The Laughing Gravy

1000 Reviews

Star Travel Rating


Review type

Things to do


Date of travel

August, 2019

Product name

The Laughing Gravy

Product country


Product city


Travelled with

Reasons for trip

A friend booked a table for my birthday meal at “The Laughing Gravy”: It was ideally located for all of us on Blackfriars Road: a five-minute walk from Waterloo Station for them, and the same from Southwark Underground for us.

Its unusual name attracted the comment ‘Ha Ha Bisto’ from my unfunny partner, whilst I discovered that it was the name of a short 1930 Laurel and Hardy film where they try to keep their pet dog `Laughing Gravy’ unsuccessfully hidden from their landlord.

The restaurant had been chosen as my friend had heard good reviews and according to its website, ‘it’s London’s best kept secret’.

At 12.30pm on a Friday, we were the first diners, although it did busy up a little later. Although there was a small bar at the front, we went straight through to our table set in a lovely light and airy restaurant, due mainly to a large glass panel in the ceiling. It was relatively casual, with wooden tables and simple table setting.

Bearing in mind I knew there’d be lots of catching-up chat, Roy and I had looked at the online “menu”: in advance. When menus were presented, we were told the sea bream was replaced with sea bass, there was no smoked scallop and crayfish Scotch egg and, as the pork belly was still cooking, they were offering a veal chop. None of this bothered me although I was disappointed to find the main course I was looking forward to, three cheese and cauliflower macaroni, was now Casareccia pasta, cheddar pesto, grilled courgette, Innes goat’s cheese and seed crumb. I asked what cheddar pesto was, and the waitress admitted she wasn’t sure as it was a new dish but offered to find out. Bearing in mind this wasn’t going to affect my choice, I was simply curious, I said I’d wait for the surprise.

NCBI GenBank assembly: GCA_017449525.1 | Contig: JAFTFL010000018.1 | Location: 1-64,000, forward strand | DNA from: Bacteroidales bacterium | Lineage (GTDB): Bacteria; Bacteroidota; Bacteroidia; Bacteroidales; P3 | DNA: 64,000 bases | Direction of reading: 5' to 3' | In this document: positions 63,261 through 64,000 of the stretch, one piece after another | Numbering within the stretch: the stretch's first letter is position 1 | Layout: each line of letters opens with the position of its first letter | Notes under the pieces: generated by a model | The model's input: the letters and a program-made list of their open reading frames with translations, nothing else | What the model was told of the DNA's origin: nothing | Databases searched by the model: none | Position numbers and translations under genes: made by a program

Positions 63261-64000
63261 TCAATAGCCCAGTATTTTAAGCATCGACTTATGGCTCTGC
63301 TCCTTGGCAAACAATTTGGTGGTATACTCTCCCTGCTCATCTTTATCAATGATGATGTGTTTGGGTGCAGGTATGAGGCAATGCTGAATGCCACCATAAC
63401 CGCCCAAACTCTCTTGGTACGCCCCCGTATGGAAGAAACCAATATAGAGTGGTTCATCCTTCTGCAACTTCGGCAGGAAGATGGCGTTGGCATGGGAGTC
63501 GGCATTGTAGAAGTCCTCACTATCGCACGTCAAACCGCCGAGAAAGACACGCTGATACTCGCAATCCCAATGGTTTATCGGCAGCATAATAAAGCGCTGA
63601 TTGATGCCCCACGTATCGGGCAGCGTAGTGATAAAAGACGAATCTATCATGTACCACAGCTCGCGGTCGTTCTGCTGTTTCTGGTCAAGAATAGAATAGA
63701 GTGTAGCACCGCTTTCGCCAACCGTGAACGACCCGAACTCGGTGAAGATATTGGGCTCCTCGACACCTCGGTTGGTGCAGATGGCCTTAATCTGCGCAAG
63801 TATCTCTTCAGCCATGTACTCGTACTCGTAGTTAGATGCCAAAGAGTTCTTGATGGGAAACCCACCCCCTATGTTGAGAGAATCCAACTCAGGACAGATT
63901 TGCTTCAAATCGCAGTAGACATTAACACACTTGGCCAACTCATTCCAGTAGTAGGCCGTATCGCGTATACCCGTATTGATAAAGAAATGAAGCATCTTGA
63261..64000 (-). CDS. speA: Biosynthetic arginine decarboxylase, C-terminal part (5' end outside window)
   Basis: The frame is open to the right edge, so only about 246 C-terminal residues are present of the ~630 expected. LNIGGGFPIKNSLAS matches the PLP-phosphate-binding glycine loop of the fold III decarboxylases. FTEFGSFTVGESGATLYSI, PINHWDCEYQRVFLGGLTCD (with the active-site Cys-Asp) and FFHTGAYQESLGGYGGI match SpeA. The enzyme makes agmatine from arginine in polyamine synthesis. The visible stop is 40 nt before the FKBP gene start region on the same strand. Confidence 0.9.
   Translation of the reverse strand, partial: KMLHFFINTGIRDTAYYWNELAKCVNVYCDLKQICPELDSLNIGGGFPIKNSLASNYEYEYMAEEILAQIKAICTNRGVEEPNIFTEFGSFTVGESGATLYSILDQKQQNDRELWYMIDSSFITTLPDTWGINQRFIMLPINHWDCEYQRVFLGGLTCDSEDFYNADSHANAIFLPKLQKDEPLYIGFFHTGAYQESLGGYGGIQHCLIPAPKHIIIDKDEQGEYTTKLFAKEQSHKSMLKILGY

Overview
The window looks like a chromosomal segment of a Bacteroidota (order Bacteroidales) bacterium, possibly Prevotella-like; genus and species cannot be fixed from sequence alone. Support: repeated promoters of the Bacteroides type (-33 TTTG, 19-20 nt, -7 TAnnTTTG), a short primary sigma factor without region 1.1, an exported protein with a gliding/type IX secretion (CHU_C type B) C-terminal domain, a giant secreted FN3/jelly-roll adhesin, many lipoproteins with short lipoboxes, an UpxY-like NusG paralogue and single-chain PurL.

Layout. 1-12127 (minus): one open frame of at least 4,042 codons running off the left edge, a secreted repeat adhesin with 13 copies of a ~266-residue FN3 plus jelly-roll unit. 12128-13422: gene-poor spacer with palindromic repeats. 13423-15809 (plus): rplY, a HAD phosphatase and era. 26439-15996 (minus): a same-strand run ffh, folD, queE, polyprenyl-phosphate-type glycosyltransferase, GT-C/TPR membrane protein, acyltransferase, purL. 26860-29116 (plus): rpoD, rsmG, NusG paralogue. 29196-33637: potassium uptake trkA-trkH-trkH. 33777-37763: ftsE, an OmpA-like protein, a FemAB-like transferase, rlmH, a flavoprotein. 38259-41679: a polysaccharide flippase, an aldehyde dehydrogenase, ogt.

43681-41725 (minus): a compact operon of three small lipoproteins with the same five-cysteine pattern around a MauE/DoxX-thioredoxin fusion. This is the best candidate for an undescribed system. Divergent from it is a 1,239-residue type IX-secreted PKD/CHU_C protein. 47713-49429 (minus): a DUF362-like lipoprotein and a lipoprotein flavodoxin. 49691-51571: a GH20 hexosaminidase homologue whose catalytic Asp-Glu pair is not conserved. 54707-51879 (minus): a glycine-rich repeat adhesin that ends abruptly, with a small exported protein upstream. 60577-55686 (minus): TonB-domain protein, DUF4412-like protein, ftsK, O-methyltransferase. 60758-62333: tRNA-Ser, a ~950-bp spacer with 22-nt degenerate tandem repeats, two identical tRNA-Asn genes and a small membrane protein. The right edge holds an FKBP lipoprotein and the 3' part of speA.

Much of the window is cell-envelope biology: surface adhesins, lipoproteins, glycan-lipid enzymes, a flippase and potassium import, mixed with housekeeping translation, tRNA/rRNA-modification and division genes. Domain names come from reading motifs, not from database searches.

The six starters, similarly priced between £9 and £9.90, all sounded interesting. Roy opted for the braised lamb sausage roll, pea purée and caramelised pear, whilst I chose chermoula marinated aubergine, borlotti beans, charcoal baba ghanoush and mixed seed crackers. Both were very good and beautifully presented, as was the treacle cured seared tuna chosen by friends.

My pasta dish was divine with the courgette and crumb providing texture. It was also a generous portion and as the cheese was plentiful, it was rich and very nearly, but not quite, defeated me. Roy’s smoked haddock fishcake with buttered cabbage and a Tewkesbury mustard sauce was one of the lighter, and cheaper options at £13.75. Heavier meaty options were priced around £25.

We were all too full for pudding, but I was discretely presented with a chocolate drizzled scoop of ice cream and strawberry, on a plate inscribed ‘happy birthday’.

The “wine list”: was extensive with wines brigaded by country and starting at £26.50 and running up to £100.

I had hoped that during my visit I’d discover the reason for the restaurant’s catchy name: maybe it was the owner’s favorite film or Laurel and Hardy had some connection with the building. Sadly, I left uninitiated but satiated. It was good to see that a couple of days later, the online menu had been updated so no one else will anticipate macaroni cheese and then be, very slightly, disappointed.

Helen Jackson

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